Miami-Dade County Public Schools

They're the Best of the Best: Meet the Miami-Dade Teacher of the Year Nominees

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The best teachers always find ways to connect with their students. 

“You cannot start your class with just book work, you have to reach the kids mentally before you can reach them academically,” said Renee O’Connor, who teaches global perspectives and African American history at Norland Senior High School. 

O’Connor is one of four nominees for Miami-Dade County Public Schools’ Teacher of the Year award. The winner will be announced next week. 

“If you are not able to connect with students on a one-on-one level, and if they see you only as an instructor, they are not gonna open up to you,” O’Connor said. 

“I try to bring it down so that it’s not authoritative and it’s communicative,” said nominee Unethia Fox, who teaches math at her alma mater, South Miami Senior High School. 

“You know I kind of get them going and motivated before I kind of get them into the math and then I make the math relatable in terms of what they’re interested in,” Fox explained. 

“In my classroom, it’s not just open up to the book,” said nominee Andres Cerrato, who teaches history at the same school, Southridge Senior High, at which he went to school. 

“For me, making history interesting is, you have to make it relatable to them, and you have to be engaging, you have to be entertaining,” Cerrato said.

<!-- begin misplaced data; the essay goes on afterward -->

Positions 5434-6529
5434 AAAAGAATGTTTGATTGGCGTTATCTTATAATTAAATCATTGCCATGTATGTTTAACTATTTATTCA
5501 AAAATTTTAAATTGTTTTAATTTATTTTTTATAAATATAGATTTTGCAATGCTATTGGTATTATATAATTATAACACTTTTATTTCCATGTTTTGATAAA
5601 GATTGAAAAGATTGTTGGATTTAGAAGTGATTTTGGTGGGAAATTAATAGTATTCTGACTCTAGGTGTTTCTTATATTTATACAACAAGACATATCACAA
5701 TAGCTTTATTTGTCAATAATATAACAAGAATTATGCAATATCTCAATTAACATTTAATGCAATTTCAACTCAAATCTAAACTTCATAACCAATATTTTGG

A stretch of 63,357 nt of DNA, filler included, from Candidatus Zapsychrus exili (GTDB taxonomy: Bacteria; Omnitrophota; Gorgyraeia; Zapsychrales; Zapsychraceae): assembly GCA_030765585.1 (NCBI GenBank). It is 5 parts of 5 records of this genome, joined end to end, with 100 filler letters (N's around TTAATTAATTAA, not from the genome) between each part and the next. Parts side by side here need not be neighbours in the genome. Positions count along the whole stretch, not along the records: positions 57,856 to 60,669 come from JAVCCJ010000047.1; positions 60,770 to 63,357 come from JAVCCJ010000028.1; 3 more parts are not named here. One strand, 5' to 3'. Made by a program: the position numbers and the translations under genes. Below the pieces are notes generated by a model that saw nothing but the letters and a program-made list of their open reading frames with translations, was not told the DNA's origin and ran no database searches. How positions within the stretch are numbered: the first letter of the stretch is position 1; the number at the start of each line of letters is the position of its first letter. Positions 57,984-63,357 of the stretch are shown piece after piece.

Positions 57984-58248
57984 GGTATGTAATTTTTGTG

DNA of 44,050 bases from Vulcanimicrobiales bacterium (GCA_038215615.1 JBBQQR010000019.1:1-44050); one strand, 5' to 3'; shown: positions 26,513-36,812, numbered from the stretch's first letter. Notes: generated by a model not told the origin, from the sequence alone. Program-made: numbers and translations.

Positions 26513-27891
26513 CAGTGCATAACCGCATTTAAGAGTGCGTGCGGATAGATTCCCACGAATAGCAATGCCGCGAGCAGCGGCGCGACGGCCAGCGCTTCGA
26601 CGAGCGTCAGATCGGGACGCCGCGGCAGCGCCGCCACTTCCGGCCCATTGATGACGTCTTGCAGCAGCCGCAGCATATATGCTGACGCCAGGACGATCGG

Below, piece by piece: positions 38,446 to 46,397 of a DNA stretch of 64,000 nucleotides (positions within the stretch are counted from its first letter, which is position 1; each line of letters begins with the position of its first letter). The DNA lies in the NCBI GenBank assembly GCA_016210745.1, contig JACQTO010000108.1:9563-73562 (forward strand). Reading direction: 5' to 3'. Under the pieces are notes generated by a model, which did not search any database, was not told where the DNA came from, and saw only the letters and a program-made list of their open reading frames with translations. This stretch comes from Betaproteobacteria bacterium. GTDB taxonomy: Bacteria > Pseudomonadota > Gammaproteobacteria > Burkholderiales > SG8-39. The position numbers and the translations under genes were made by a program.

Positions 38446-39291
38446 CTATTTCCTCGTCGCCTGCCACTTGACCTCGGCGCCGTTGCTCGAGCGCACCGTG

There’s always one teacher of the year candidate who comes from a non-traditional school. This year it’s Derek Bostick, who teaches air conditioning repair at South Dade Technical College. 

“I teach from my heart, I teach from what I know,” Bostick said. 

He definitely knows air conditioning. Bostick took this same class after high school, started an air conditioning business, and now teaches the subject to students he says are just like he was many years ago. 

“My philosophy is you gotta drop to the students’ level, get to know them, and then you can feed them the information necessary,” Bostick said. “If my kid was in the classroom, what would I want the teacher to do with my kid? That’s how I drive my lessons.”

We don’t know who the winner will be. We do know their students are fortunate to have them. 

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